Millennials Desire More Secure Retirement Benefits

The majority would sacrifice some pay for workplace access to guaranteed retirement benefits, a survey finds.

The majority of Millennials, about six in 10, say they would sacrifice some pay for workplace access to guaranteed retirement benefits, according to the Willis Towers Watson Global Benefits Attitudes Survey.

The survey shows younger workers’ appetite has declined over the last several years for forfeiting pay in favor of lower and more predictable health benefit costs. This is a complicated effect, the research shows, but it may have a lot to do with the emergence of Affordable Care Act (ACA) exchanges, as well as more innovative thinking among employers and service providers leading to smarter health care consumption.  

The Global Benefits Attitudes Survey shows the number of Millennials willing to pay a higher amount for a guaranteed retirement benefit has increased from 42% in 2009 to 59% this year. While they don’t face an easy path to a secure retirement, the fact that a majority are apparently prioritizing retirement is encouraging, Willis Towers Watson says. Millennials absolutely must engage early in the retirement savings effort if they hope to build anything like a dependable lifetime income stream for their retirement years.

Other results show two-thirds of Boomers (66%) would similarly be willing to sacrifice some pay for more secure retirement benefits, versus half in 2009. However, only one-third of Millennials (32%) and Boomers (34%) are willing to pay a higher amount for lower or more predictable health costs, a decline from 43% and 45%, respectively, in 2009.

“Employees of all generations, including Millennials, are feeling vulnerable about their long-term security,” notes Steve Nyce, senior economist at Willis Towers Watson. “Employees young and old actually have a strong desire for more retirement security and are willing to give up pay to get more guarantees or a larger retirement benefit. Interestingly, employees seem to be saying they have enough health coverage now and are reluctant to pay more.”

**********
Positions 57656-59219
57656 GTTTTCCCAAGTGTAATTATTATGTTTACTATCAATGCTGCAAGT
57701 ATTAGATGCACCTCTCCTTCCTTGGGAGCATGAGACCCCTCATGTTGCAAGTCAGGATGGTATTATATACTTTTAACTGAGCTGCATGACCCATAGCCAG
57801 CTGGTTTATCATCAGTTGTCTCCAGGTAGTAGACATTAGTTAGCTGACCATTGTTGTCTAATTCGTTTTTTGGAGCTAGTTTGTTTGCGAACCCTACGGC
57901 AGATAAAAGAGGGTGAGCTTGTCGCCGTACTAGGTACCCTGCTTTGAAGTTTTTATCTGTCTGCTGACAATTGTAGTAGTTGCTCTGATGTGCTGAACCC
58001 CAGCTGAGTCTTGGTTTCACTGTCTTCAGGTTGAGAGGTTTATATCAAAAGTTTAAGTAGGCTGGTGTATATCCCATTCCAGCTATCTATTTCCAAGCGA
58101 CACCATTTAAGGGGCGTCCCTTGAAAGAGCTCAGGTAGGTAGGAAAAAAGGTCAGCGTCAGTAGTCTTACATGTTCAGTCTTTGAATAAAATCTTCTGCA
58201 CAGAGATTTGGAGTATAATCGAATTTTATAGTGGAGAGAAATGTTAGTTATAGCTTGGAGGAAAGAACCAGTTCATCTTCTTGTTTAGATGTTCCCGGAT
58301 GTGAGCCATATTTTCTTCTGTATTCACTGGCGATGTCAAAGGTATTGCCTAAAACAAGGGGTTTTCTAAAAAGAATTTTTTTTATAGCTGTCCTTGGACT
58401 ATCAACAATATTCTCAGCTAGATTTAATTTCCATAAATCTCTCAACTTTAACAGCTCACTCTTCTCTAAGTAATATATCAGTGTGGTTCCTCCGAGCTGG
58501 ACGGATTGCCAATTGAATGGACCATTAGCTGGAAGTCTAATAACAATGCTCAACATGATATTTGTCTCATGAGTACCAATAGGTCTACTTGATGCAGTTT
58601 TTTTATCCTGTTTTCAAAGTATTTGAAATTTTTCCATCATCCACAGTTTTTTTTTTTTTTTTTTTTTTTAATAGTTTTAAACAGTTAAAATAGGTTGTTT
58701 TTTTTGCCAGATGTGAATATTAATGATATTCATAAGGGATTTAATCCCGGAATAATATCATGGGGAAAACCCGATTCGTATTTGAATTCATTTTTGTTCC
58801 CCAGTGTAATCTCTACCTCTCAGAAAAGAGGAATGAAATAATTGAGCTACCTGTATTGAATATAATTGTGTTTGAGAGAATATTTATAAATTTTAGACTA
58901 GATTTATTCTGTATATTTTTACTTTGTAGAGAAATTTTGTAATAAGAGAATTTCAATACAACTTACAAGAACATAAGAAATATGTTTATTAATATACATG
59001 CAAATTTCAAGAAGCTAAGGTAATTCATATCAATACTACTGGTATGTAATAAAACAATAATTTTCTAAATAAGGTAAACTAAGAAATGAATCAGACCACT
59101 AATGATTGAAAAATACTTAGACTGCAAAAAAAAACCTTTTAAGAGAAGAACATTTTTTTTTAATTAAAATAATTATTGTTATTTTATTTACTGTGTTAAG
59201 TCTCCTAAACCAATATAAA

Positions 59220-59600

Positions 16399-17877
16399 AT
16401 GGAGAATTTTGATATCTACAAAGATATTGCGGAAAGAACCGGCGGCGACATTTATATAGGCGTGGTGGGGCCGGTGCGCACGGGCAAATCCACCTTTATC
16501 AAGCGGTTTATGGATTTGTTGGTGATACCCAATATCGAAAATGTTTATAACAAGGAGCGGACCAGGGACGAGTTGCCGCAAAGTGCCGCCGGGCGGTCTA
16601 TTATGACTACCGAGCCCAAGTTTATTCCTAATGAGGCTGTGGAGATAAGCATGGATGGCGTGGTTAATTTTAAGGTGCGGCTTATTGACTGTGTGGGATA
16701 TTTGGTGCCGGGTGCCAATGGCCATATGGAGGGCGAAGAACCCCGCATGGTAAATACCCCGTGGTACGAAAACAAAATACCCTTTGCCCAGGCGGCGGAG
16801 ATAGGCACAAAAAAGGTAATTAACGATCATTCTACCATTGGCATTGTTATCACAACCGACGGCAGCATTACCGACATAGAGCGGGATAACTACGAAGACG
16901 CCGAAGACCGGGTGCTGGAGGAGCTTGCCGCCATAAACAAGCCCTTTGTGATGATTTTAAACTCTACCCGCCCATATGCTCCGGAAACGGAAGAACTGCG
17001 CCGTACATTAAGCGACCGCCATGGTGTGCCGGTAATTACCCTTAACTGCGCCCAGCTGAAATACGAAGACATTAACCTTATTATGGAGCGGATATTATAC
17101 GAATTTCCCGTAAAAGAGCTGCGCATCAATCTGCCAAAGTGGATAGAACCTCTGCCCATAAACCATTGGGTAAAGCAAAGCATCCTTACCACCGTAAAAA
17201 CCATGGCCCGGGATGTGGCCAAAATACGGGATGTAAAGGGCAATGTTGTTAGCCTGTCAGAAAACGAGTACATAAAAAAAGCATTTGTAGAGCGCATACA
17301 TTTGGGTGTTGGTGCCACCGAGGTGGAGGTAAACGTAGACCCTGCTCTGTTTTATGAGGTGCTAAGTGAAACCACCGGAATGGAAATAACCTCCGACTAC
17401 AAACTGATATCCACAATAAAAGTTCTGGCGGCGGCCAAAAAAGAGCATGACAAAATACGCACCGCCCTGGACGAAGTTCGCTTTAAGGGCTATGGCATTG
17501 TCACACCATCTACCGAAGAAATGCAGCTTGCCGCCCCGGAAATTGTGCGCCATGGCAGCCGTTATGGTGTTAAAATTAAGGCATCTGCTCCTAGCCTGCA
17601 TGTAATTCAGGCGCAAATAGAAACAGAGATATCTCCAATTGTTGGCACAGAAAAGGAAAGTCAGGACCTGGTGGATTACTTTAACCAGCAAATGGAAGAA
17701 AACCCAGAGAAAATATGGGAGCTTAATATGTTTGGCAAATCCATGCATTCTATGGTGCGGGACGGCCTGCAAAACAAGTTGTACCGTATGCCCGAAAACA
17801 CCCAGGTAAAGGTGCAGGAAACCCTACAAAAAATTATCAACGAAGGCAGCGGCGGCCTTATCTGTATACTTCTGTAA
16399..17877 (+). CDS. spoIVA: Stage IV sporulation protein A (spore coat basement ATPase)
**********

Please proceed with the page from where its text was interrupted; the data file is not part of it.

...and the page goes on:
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Asked how they would spend money if their employer “provided them with an allowance to spend on a variety of benefits,” Millennials said they would allocate more than half to health care and retirement plan benefits (27% each).

“Additionally, almost half of Millennials ranked pay and bonus over all other benefits if given a choice, a clear indication of their financial issues and need for more financial flexibility today,” Willis Towers Watson finds.  

Not exactly a surprising finding, Millennials are also much more likely to embrace nontraditional benefits and work/life balance than Baby Boomers. Nearly one-third of millennials (32%) ranked more paid time off, greater opportunities for flexible work arrangements and career advancement, and options to purchase a wider variety of benefits as a top priority.

“That’s more than double the percentage of Boomers who want these benefits,” researchers observe.

“Millennials, because of their financial situation, are concerned over how to help make ends meet,” concludes Shane Bartling, a senior consultant at Willis Towers Watson. “But they also recognize they have long-term financial risks as well, and many agree with having their employer play an active role in encouraging them to better manage their finances. For employers, this is a good opportunity to help their employees make smart financial decisions at pivotal moments through the use of unbiased and personalized budgeting and projection tools.”

Additional research findings and firm information are available at